As I tell my students the basic premise of food and wine pairing is to harmonize and enhance the flavors of both the food and wine. The following are basic guidelines to take into consideration when pairing and matching food and wine.
Food & Wine Pairing 101
First rule of thumb is to eat and drink what you like, no matter what the “rules” are. And quite frankly there are no “rules”, just guidelines, to enhance your pairing experience. However, if you are willing to go on the food and wine ride, then you may want to apply a few principles to ensure a palate pleasing outcome.
First step on the pairing adventure is to loosen the reins on what you know about red wine being paired with beef and white wine being with chicken and fish. Yes, most generic pairings in these categories work but the logic behind it is “weight with weight”; heavy foods with heavy wines; i.e., filet mignon served with Cabernet Sauvignon; and grilled flank steak served with an oaked Chardonnay. Begin to think about the weight of the food when considering your wine.
Pasta with meat sauce or pasta with olive oil and grilled vegetables is a good example. Both are pasta dishes yes, however, it’s not the pasta that you’re pairing with the wine but rather the sauce and what you’re adding to the pasta. Ideally you want to pair your wine to the most dominant flavor of the dish.You wouldn’t pair the same wine with both dishes, for the pasta with a meat sauce you’ll be safe with a Dolcetto, or a Merlot and for the pasta with olive oil and grilled vegetables try a Pinot Gris or a Gavi. Armed with, the weight with weight knowledge, you’re ready to take on a whole new adventure with your food and wine. Some quick points of reference when pairing are:
- Salty foods camouflage the sweetness of wine
- Acidic wines are softened with fatty or sweet foods
- Tannins are more pronounced with salty foods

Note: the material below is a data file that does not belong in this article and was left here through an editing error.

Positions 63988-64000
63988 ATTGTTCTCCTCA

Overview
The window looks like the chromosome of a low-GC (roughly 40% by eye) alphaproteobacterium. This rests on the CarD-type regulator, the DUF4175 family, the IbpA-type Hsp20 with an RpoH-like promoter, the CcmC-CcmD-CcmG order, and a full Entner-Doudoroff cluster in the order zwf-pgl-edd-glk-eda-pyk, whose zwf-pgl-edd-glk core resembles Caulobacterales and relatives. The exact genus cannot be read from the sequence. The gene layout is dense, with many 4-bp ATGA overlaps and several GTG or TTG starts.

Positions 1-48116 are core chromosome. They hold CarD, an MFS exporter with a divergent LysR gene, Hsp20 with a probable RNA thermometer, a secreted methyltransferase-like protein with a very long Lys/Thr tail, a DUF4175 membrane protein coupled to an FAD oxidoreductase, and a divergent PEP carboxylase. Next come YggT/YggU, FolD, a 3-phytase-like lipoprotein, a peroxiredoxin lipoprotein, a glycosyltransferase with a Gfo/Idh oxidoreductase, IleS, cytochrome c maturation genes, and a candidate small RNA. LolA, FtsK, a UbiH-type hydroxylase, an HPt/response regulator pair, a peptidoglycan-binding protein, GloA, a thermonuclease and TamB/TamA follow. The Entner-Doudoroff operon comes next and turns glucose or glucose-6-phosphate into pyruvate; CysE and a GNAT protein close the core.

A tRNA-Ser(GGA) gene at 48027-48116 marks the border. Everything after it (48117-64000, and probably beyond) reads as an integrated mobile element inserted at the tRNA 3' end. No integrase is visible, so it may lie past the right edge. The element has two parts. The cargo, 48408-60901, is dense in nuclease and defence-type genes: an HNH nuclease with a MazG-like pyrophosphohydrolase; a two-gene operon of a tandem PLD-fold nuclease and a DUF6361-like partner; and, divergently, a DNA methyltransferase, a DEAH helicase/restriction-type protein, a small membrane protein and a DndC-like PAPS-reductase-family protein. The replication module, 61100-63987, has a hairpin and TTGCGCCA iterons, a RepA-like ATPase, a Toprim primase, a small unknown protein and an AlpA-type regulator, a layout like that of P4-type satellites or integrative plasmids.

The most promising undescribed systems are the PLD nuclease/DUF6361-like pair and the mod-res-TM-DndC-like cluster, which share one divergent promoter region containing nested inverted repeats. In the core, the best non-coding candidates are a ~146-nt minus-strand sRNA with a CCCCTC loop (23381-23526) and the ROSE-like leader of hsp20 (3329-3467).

- Sweet foods balance tannic wines
- Heavy proteins such as beef will soften tannins (bitterness) in red wine
- Spicy foods pair best with a low alcohol wine, a sweet wine and dry red wines
Sauvignon Blanc is planted in many wine regions around the world; Sauvignon Blanc is a crisp, dry white wine.
Guideline food pairings and matchings for Sauvignon Blanc:
Meats & Fish: Shellfish, Sushi, Sole, Chicken, Pork
Cheese: Feta, Chévre
Fruits & Vegetables: Citrus fruits, Melons, Green Apples, Asparagus
Desserts: Lemon, and Apricot based desserts
Chardonnay is a very neutral, and versatile wine that can be made in different styles, from heavy and oaky to lean and minerally. These styles are a result of the terroir in which they are grown and the fermenting process. Chardonnay is planted and grown all over the world.
Guideline food pairings and matchings for unoaked or lightly oaked Chardonnay
Meats & Fish: Salmon, Chicken, Pork, Shellfish
Fruit & Vegetables: Peach, Mango, Salads with Chicken (Chicken Caesar)
Sauces: Mild Curry
Pasta & Grains: Risotto, pasta in cream sauce
Dessert: Key Lime Pie, Granny Smith Apple Pie
Guideline food pairings and matchings for oaked Chardonnay
Meats & Fish: Salmon, Lobster, Scallops, Chicken Breast, Turkey Breast, Pork Loin
Cheese: Asiago, Havarti, Mozzarella
Fruit & Vegetables: Asparagus, Avocado, Potatoes, White Mushrooms, Peas, Squash, Zucchini; Mangos, Peaches